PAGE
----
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Nodes are split in 2 kinds:

Input nodes

There are 20 different nodes into Substance Designer:


This node represents a bitmap image.

You can create a new Bitmap node directly from an existing bitmap file by selecting the From File... command from the submenu, or create a new bitmap resource directly in Substance Designer's Bitmap Editor using the From New Resource... command.

When you create a Bitmap node from an existing file, you can chose either to Import or Link the image.

You can set the Color Mode property to False if you want the image to be converted to grayscale.



This node takes two images and blends them together, using layering operations similar to those found in most image-editing applications. Settings for the effect can be adjusted in the Inspectors panel.



The Blur node takes the input image and applies a simple blur effect. The intensity of the effect can be adjusted in the Inspectors panel.


Channels Shuffle

This node takes two images as inputs and lets you choose which color channels—and from which of the two images—the output image will use. Each of the source channels can be stored in any of the destination channels.


Directional Warp

This node takes two inputs: a primary image (color or grayscale), and a secondary grayscale image. The secondary image defines where, and how much, to warp the color image. Additional aspects can be adjusted in the Inspectors panel.


Directional Blur

Takes the input image and performs a directional blur operation on it. You can adjust the intensity and angle of the effect in the Inspectors panel.



This node takes two images. It uses the grayscale secondary image to apply an embossing function on the input image. The intensity of the embossing at a given point is governed by the grayscale image’s grayscale intensity at the corresponding point.



FX-Maps can be self-contained generators in their own right and are often used to create procedural noises and patterns, but they can also process images supplied to them as inputs. Thus FX-Maps can be used as either Input or Process nodes.

The primary input defines the background image for the FX-Map’s output. The secondary image can be used instead of the FX-Map’s built-in pattern generators.


Gradient Map

This node takes a single grayscale input image and uses a gradient map to remap the input image’s gray levels into colors.

Although simple in principle, this node can help produce many visually complex Substances.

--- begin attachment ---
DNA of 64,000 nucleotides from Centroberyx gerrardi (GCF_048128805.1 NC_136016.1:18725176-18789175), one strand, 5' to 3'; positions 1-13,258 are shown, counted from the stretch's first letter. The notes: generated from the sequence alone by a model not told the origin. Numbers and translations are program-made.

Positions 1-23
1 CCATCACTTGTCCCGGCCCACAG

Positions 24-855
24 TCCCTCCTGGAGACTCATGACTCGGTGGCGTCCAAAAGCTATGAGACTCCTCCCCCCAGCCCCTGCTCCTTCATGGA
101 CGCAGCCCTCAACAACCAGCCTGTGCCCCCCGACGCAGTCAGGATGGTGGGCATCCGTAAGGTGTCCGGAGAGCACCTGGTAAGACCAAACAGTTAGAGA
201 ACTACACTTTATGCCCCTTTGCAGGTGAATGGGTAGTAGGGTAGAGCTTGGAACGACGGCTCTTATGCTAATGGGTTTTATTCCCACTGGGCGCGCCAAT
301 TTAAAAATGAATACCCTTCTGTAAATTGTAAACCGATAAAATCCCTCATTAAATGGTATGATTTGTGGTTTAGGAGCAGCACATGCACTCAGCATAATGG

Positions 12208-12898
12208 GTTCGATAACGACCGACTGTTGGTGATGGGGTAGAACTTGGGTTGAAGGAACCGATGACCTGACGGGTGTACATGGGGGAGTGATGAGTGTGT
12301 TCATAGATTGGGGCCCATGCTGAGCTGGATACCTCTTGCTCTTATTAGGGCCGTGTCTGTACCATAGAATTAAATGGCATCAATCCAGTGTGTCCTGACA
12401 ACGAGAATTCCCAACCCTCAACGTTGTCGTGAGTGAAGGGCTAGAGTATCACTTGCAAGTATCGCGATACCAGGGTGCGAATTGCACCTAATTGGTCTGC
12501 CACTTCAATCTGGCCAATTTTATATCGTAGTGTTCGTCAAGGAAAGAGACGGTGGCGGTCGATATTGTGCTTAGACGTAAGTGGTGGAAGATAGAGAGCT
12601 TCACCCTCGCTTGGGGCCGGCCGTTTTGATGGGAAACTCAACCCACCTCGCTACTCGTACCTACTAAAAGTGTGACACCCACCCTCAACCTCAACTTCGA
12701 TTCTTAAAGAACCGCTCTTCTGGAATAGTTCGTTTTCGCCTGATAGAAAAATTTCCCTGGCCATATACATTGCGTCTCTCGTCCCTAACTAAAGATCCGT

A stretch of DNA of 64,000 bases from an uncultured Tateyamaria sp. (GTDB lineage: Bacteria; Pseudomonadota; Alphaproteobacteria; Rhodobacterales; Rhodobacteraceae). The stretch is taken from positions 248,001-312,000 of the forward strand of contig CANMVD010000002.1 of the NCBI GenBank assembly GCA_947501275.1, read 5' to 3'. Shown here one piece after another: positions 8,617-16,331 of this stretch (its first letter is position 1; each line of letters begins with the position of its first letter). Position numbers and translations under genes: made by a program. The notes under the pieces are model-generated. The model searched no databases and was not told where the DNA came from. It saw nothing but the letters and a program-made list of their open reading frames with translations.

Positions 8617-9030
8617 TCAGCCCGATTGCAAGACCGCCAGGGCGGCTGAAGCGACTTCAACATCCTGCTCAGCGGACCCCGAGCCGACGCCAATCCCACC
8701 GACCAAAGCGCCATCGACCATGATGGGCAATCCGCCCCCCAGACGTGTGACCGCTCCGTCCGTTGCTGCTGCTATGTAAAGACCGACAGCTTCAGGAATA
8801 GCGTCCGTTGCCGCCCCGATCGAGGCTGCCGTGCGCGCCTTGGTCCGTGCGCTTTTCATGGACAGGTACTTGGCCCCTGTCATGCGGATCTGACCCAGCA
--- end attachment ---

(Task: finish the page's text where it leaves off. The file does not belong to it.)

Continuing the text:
Grayscale Conversion

This node takes a color image and returns a grayscale image.

Balancing of the resulting image can be achieved by adjusting the relevant property in the Inspectors panel.



This node lets you adjust the Hue, Saturation and Luminance values of the input image.



This node lets you adjust the levels in each individual channel (Luminance or RGB) in the input image using a histogram.



Normal maps require a variant form of emboss function to create the final bitmap. This node provides that variant function as a convenience.



This node takes either a grayscale or color input image and applies a sharpen filter to it.



This node represents a vector image. Substance Designer supports the SVG format for vector images.


Please note that texts and primitives are not supported. If you are using Adobe Illustrator, make sure to use the option "Convert to outline" when you export the file.

The input connector lets you provide an image to use as the background behind the vector image.

You can load an existing SVG file into a new SVG node directly from the Nodes menu:

Select From New Resource... to create an SVG resource and open the SVG Editor once the new node is added.

Select From File... to load an existing SVG file into the new node.

SVG node works with a Relative to Parent resolution. This explains why the resolution of the node will be the same as the graph's resolution when you create a node, whereas the resource in the Explorer has the resolution you defined when creating it.


Transformation 2D

This node takes the source image and performs any combination of 2D transformations on it, including simple translations, rotations and scaling.


Uniform Color

This node represents a flat color. Its RGBA value can be set in the Inspectors panel.


This node takes two input images and uses the second input to dictate which parts of the primary input image to warp. The amount of distortion produced in the primary image is also dependent on the intensity of the corresponding pixels in the secondary image.


Color Image Input

Allows the user to put a color in input.

This node is extremely useful when you want the final be user to be able to use its own bitmap image.

The Color Image Input parameters are automatically exposed.


Greyscale Image Input

Allows the user to put a greyscale in input.

This node is extremely useful when you want the final be user to be able to use its own greyscale image.

The Greyscale Image Input parameters are automatically exposed.


Output nodes

An output node represent one map of a material. You need as many outputs as your material has maps.

For example, if your shader requires a diffuse, height and specular map, you will thus need to create 3 output nodes, and then set their Usage.

The Usage parameter defines which kind of maps your shader requires. The Usage is set up in the Parameters panel.

Create an output node

  1. Chose the Output node command in the Nodes menu.
  2. Select the Usage type (Diffuse, Opacity, Height, etc.) in the Parameters panel.
  3. Change the Identifier in the parameters to change its name



The field Group allows you to group the outputs of a node.

When the outputs of one node belong to a same group, they will appear as one link in material layering.

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